This process is similar to purchasing a new property, as you will need to agree on a price to be paid for the shares. If there are any disagreements on the valuation, then an independent valuer can be appointed to ensure everything is fair.
Once funds have been obtained, then the next step will be to complete, sign and submit the necessary documents to the Land Registry. A solicitor or conveyancer can help you with the application to change the registered owner name, after which a copy of the grant of probate will need to be sent along with your application. There may also be a fee payable, which should be sent with the application, which can be calculated using Land Registry’s fee calculator.
Finally, you should settle any legal fees, mortgage fees and stamp duty land tax payments (if applicable). If you are buying your sibling’s share in the property, you may have to pay stamp duty if the value of your sibling’s share is over £125,000. Don’t forget that higher stamp duty land tax (an additional 3% on top of the SDLT rates) will be payable if your sibling’s share is worth more than £40,000, and you already own another residential property.
Order of sale
If siblings cannot come to an agreement over whether to sell or keep a property, a final step would be to apply for an Order of Sale. However, it should be noted that this can be an expensive and time-consuming process and there is no guarantee that it will result in the sale of the property. This route will also likely have a lasting impact on the family dynamic, so should always be seen as a last resort.
The sibling looking to sell would need to write to each sibling who owns a share of the property, either directly or through a solicitor, explaining their case for selling the inherited property. Each sibling must then be given the right to reply, and if a mutual agreement cannot be reached, then the matter would proceed to court.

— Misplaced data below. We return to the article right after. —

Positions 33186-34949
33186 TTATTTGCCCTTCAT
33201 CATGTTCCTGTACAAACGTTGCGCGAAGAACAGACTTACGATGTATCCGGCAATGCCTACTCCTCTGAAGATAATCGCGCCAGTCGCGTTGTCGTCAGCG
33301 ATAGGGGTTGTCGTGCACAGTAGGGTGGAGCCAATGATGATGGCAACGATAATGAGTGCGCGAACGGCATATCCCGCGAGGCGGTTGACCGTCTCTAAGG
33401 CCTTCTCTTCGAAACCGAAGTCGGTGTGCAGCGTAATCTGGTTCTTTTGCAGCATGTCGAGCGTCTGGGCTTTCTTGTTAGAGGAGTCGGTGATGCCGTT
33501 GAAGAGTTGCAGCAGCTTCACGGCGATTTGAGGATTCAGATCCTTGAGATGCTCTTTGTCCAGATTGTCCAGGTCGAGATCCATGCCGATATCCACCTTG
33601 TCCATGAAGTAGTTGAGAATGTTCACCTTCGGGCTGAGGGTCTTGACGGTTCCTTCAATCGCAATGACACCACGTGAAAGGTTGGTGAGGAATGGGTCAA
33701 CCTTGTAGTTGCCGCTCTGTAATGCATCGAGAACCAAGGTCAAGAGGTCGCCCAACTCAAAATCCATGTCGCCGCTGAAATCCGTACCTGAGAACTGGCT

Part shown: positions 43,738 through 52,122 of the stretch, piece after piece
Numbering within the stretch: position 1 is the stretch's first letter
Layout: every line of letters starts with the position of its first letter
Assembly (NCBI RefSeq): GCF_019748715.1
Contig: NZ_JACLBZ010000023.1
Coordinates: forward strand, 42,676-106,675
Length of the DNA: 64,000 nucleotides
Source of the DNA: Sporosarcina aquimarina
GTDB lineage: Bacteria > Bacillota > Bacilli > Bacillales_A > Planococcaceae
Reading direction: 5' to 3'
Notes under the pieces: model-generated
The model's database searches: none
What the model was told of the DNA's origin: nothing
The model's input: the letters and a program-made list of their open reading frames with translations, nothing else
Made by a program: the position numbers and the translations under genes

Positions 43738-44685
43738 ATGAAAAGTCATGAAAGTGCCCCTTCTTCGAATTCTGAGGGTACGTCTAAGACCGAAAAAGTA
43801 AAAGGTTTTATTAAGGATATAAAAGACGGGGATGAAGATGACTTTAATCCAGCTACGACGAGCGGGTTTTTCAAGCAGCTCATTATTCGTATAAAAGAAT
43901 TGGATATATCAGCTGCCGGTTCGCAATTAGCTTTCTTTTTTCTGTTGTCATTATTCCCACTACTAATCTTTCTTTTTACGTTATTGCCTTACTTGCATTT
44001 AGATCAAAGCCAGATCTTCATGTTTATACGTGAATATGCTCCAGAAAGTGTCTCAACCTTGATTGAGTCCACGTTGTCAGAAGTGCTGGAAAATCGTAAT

The court will consider the intentions of the person(s) who created the trust, the purpose for which the property is held, the welfare of any minor who occupies/might reasonably be expected to occupy the property and the interests of any secured creditor of any sibling before coming to an ultimate decision.
Understanding the Residence Nil Rate Band (RNRB)
Whether siblings are looking to keep or sell an inherited property, it is important to have a clear understanding of the Residence Nil Rate Band to ensure that the correct inheritance tax has been paid. The RNRB is an extra amount of tax-free allowance that can pass on death to direct descendants including stepchildren and adopted children. It’s applied before the nil rate band (NRB) and any transferable nil rate band (TNRB) applicable when the death occurred.
Since 5 April 2017, the residence nil rate band (RNRB) could be claimed where the family home is inherited by children or grandchildren. The RNRB cannot be used against lifetime transfers made within seven years of death and is transferable between spouses/civil partners in a similar way to the main nil rate band.
The maximum RNRB is currently £175,000 and this amount is fixed until April 2028. However, anyone with a net estate valued at over £2M will see their RNRB reduced by £1 for every £2 over this threshold.
To claim the RNRB, there must be an eligible property that is left to direct descendants on death (unless downsizing provisions apply, see below). In the majority of cases, this will be a property that at some point has been the home of the deceased. The individual doesn’t have to be living there at the time of their death. For example, if they’ve moved into residential care and the property has been let out, it will remain eligible for the RNRB as long as all other conditions are met.
The property itself can include dwellings such a static caravan or even a houseboat if it can be demonstrated that this was in fact their home.
Where there’s more than one eligible property in the estate, the Legal Personal Representative can choose to nominate which one can use the RNRB. An eligible property can be situated in or outside of the UK. Only one property can be nominated in this way. Any surplus RNRB cannot be set against another property in the estate (although if there was a surviving spouse it could always be brought forward as part of their RNRB). A property that has been a buy to let for investment purposes only and never lived in by the deceased cannot be used in claiming the RNRB.